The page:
What you need to know:
- The jury heard that Amina Noor later claimed she had not expected the girl to be subjected to the procedure.
- Police discovered Noor had taken the victim to Kenya years earlier where she was subjected to FGM by a Kenyan woman.
In a landmark ruling, a Somalia-born woman has been found guilty of handing over a British toddler for female genital mutilation (FGM) during a trip to Kenya 17 years ago.
Amina Noor, 39, denied assisting a non-UK person to mutilate the female genitalia of a British citizen overseas but was on Thursday convicted by a jury following a trial at the Old Bailey.
“It is the first time a person in England and Wales has been convicted of FGM offences committed abroad,” said Crown Prosecution Services (CPS) in a statement.
The jury heard that Noor, who was born in Somalia and migrated to the UK aged 16 where she was given British citizenship, later claimed she had not expected the girl to be subjected to the procedure.
An investigation was launched by the Metropolitan Police in November 2018 after the victim informed a teacher she had suffered FGM as a young child.
Police discovered Noor had taken the victim to Kenya years earlier where she was subjected to FGM by a Kenyan woman.
Noor claimed in a police interview that she believed the victim would be injected or pierced in a “procedure” known as “Gudniin” – an Arabic word meaning “circumcision”. She also claimed the victim did not appear to be in pain following the procedure.
However, medical experts who examined the victim found that she had not simply been injected, that she had suffered severe mutilation of her genitals.
“This is likely to have caused significant bleeding and extreme pain, especially if an astringent agent was used to stop the bleeding,” the Crown said.
“Female genital mutilation is a form of violence against women and girls, and in the latter case it is child abuse,” added Jaswant Narwal, CPS national lead for honour-based abuse, female genital mutilation and forced marriage.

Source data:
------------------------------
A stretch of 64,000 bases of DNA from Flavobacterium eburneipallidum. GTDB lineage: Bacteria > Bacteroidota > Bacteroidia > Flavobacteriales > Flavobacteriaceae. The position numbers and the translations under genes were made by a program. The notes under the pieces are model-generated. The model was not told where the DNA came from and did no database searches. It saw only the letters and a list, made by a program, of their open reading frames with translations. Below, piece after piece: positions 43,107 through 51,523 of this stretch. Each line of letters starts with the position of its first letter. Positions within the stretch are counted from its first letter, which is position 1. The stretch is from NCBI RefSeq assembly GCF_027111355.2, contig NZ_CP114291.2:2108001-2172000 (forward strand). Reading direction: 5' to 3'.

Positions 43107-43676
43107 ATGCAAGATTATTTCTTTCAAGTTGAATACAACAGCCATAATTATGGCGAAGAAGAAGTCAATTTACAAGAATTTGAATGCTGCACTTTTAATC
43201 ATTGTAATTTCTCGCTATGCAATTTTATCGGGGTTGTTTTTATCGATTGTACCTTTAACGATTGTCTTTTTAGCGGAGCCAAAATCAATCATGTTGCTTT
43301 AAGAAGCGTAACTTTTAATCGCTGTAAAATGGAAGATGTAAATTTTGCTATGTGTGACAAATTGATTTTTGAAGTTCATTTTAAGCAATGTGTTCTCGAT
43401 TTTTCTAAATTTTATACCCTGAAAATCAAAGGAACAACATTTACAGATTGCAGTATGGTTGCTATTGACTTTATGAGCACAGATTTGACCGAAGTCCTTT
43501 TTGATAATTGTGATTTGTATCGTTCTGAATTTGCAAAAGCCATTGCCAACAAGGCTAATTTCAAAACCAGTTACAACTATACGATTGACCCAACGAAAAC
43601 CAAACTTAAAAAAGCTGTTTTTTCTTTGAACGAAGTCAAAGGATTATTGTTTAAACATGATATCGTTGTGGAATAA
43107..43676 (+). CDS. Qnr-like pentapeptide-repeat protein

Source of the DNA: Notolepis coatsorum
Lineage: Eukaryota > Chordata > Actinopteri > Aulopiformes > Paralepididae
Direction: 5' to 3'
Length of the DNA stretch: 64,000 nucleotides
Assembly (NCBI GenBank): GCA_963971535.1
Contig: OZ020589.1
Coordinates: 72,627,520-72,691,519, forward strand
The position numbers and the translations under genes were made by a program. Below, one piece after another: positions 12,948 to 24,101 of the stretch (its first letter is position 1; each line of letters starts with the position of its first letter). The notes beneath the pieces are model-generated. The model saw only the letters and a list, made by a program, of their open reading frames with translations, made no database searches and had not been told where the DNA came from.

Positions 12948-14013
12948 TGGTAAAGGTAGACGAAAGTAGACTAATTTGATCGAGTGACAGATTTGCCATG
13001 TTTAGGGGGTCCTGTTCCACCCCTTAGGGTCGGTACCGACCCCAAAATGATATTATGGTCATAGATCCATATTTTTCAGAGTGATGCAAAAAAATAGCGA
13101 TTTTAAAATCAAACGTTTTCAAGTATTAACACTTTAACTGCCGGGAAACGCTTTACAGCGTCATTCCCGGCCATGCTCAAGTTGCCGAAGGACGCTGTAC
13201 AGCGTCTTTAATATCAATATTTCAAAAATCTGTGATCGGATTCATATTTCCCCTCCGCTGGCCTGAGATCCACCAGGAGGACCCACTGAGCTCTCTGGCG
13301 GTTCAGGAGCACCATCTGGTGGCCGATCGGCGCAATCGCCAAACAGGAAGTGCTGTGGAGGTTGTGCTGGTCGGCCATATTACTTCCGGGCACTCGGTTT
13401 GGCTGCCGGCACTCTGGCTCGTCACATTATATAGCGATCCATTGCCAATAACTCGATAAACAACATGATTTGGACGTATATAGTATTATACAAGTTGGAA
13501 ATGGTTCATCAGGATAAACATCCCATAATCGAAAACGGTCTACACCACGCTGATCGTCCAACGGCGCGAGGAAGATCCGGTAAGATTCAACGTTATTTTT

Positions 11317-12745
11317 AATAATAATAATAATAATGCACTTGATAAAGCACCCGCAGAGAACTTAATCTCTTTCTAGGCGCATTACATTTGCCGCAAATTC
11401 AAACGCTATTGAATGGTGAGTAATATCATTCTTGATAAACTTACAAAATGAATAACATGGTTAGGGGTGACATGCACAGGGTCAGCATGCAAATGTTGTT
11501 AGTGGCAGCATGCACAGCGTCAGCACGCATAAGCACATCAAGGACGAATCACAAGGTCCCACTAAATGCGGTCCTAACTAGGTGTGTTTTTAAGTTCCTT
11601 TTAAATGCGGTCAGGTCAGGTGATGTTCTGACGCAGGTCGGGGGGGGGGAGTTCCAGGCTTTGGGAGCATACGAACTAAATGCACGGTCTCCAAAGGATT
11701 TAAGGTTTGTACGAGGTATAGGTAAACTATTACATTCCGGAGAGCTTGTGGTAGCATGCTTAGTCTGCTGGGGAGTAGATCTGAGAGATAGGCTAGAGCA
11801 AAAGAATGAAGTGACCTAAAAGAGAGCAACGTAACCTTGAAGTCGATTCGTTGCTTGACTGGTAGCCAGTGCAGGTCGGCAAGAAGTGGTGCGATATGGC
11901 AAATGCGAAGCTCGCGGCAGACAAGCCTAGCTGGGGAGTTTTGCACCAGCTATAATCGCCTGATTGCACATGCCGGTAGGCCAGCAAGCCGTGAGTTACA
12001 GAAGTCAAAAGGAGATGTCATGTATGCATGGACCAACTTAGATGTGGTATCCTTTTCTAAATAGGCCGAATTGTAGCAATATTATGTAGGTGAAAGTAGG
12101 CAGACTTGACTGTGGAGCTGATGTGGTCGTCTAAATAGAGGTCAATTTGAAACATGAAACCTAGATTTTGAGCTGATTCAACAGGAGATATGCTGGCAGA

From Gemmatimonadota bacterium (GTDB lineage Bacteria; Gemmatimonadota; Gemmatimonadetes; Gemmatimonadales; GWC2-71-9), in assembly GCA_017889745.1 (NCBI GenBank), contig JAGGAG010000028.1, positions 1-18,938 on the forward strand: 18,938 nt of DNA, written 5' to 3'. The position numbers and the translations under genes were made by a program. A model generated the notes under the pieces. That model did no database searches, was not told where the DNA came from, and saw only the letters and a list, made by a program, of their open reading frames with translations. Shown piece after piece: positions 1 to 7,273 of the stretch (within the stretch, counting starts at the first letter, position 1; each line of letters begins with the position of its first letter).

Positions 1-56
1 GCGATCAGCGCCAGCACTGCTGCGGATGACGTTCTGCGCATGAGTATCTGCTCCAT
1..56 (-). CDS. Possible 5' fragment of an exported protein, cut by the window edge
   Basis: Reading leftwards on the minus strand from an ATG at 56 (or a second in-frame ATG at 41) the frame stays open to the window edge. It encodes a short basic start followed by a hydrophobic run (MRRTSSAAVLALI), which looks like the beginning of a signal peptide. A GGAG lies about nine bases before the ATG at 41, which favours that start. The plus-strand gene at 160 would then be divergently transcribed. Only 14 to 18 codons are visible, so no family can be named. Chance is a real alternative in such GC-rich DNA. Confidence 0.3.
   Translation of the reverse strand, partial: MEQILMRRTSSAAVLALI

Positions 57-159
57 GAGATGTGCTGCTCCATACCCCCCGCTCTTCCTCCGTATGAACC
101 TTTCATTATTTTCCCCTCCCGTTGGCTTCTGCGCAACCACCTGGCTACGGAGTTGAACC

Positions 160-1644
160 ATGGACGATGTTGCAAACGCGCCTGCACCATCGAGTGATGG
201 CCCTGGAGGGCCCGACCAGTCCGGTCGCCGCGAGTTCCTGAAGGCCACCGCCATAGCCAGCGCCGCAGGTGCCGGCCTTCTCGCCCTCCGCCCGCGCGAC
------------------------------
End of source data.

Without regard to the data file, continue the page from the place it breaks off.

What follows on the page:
“There are many complexities involved in prosecuting this type of offending, which can be committed in close-knit communities, historically, and abroad, but this is no barrier to the CPS prosecuting wherever our legal test is met.
“We are clear there is no place for this unacceptable practice in society. We will continue to work tirelessly with our partners to safeguard and support victims of FGM and bring perpetrators to justice.”
FGM, which is commonly practiced in some African, Middle Eastern and Asian countries, involves the partial or total removal of a young girl's clitoris and labia.
In Kenya, the Anti-FGM Board was established in 2013 following the passage of the Prohibition of Female Genital Mutilation Act, 2011.
According to the 2022 Kenya Demographic and Health Survey, the country has 15 per cent prevalence, meaning 15 in 100 girls and women aged 15–49 have undergone the cut. This is still high, notwithstanding the remarkable progress recorded over the years.
The harmful psychological and physical consequences of the outlawed cultural practice are far-reaching, even though perpetrators do not intend to inflict harm.
The risky procedure is often carried out under unsterile conditions and can lead to severe complications.
According to the World Health Organization (WHO), more than 200 million girls and women alive today have been subjected to the practice.